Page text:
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Life in Jesus: A Memoir of Mary Winslow, edited by Octavius Winslow. Reformation Heritage Books, 2013, 554 pages. ISBN: 978-1-60178-290-8. [Reviewed by Debra Poortinga.]

This book brings you into the spiritual life of Mary Winslow, who lived on this earth from 1774-1854. This book is a compilation of her written correspondence through diary and letters, preserved lovingly by her son Octavius, who took great pains in the careful editing of these materials to present to “sinners called to be saints” a heart made beautiful by the dawn of grace.

Mary Winslow experienced much joy and sorrow in her life. Her origin of birth was the Bermuda Islands, only child of Dr. George Forbes. At the age of 17 she married Lieutenant Thomas Winslow, whose lineage goes back to the pilgrim founders of Plymouth. They moved to England. God gave them 13 children. Three of the children died before the age of one. Her husband’s abrupt retirement from the navy enhanced their decision to settle in the United States. She left England with her eight sons and two daughters and household servants, preceding her husband by a couple months in order to prepare a home for him. As providence would dictate, adversity came her way. Her infant daughter died in her arms within a short time of her arrival on the new shores of America, and her husband died back in England from illness. Adjustment to the great change of life experiences grounded her more in the “rock of her salvation.” The letters that give expression to these deep adversities are a treasure to read. One cannot but be moved by her acceptance of God’s will for her as being tried by fire. God is indeed a Father to the fatherless and a Husband to the lonely.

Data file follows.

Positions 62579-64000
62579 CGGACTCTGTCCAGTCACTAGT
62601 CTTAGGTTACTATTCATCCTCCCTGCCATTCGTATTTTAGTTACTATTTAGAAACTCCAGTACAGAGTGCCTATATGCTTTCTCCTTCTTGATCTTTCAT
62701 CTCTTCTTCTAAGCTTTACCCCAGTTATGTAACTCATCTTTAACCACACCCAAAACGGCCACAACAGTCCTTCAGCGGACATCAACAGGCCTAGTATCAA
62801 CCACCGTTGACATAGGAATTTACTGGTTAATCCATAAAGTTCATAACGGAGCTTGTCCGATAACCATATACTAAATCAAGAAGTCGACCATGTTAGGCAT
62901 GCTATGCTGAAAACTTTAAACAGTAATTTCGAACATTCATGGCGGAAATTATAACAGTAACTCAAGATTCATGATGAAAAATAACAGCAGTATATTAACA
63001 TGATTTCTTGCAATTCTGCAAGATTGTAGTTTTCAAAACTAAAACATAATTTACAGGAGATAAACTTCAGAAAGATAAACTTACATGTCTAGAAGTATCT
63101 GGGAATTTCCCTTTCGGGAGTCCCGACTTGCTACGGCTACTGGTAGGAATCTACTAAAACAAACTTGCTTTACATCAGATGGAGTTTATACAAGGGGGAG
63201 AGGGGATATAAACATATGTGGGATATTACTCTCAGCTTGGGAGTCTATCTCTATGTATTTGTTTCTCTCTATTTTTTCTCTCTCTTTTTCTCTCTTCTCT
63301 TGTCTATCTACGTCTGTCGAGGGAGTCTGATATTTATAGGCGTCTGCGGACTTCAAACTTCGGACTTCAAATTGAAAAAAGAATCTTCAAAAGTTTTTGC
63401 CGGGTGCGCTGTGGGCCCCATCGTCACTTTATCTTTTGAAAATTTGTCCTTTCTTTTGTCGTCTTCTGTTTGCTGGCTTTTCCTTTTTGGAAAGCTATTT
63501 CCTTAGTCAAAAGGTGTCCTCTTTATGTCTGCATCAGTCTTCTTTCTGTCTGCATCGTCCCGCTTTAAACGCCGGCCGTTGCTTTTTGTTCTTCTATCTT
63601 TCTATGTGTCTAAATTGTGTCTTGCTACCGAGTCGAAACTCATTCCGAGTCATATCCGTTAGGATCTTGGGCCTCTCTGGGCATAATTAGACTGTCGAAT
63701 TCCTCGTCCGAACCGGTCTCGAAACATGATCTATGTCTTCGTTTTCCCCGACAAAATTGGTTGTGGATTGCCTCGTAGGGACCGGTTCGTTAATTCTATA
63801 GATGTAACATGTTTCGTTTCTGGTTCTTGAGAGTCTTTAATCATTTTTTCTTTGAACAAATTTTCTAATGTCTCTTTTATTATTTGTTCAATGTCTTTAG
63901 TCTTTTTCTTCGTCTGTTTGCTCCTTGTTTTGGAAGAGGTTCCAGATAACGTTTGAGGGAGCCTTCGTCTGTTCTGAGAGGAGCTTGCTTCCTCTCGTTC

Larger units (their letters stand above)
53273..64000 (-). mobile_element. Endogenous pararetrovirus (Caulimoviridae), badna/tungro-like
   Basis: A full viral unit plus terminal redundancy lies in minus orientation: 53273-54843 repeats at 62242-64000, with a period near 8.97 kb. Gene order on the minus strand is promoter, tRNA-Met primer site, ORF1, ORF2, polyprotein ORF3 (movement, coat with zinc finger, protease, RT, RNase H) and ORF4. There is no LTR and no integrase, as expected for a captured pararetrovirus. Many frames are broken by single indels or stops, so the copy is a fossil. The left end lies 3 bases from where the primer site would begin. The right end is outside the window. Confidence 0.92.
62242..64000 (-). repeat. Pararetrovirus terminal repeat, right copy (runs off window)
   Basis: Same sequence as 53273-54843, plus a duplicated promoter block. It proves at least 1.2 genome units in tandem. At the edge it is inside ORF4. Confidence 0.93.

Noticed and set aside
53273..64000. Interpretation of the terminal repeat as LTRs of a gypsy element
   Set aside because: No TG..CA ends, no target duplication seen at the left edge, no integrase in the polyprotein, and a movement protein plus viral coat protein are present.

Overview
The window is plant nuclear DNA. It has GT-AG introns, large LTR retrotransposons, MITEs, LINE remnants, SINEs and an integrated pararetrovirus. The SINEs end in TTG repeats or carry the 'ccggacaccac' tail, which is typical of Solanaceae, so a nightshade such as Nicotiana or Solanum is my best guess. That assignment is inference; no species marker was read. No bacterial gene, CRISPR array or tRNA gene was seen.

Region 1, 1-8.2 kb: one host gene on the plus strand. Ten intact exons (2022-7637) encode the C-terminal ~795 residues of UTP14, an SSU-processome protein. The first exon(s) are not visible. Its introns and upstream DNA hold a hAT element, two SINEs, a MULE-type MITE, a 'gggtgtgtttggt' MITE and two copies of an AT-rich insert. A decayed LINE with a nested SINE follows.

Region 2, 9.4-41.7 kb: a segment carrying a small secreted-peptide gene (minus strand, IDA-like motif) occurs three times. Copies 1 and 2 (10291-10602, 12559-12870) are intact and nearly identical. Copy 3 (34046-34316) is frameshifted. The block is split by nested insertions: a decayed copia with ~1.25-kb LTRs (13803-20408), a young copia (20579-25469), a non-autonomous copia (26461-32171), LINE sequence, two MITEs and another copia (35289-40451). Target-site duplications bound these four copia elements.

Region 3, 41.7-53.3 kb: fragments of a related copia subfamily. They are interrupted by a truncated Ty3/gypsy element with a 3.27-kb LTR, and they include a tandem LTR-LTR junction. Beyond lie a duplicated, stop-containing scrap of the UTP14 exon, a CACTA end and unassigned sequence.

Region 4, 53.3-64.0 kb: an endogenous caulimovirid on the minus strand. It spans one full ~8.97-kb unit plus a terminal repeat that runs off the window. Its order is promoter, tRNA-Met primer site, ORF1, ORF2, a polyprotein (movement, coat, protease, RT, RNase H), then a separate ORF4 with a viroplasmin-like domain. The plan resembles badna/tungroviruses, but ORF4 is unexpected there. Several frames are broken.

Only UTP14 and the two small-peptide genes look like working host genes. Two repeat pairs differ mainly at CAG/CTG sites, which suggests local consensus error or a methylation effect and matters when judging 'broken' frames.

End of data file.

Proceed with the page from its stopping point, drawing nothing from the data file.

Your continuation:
Her letters and diary entries give us a peek at one long departed from this earth, who had a longing for the heavenly glories that render one silent. In her diary she presses the importance of having a strong, intimate, daily communion with Christ. She demonstrates devotion to His Word, patience through trials, the sweetness of confession, her love of preaching, and her love of family and the family altar. She shares her thoughts on slavery. She was a constant encourager to family and friends through correspondence and visits. And last but not in the least, there is her transparency of heart, where time and again she urges us to take every care and anxious thought to the throne of grace and hold nothing back. “Deal unceasingly with God as God deals unwearyingly with us.” Letters to her sons, three of whom became ministers of the Word, and to her one daughter, as well as other family correspondence, are endearing to read and share. She must have come to love Puritan theology, for references are often made to John Owen, John Bunyan, and Samuel Rutherford. She was stalwart in her defense of baptismal regeneration, which was in her day as well as ours a fiery topic.

The last chapter of this fine book takes you to the final days of her earthly pilgrimage. She loved the truth of the resurrection and spoke often of the moment of departure and the awakening into glory and seeing our Lord and Savior and all the saints that have gone before us.

I strongly encourage you to read this book as a devotional. It should be read prayerfully, in order that the truths expressed may be impressed upon your hearts. Do read the footnotes; they too are a good read for the soul. We live in a different world today, but we, like her, are living in the last days, and we possess the same hope of glory. If it were possible, I would love to have tea with Mary Winslow and benefit from her godly advice for our own pilgrim journey.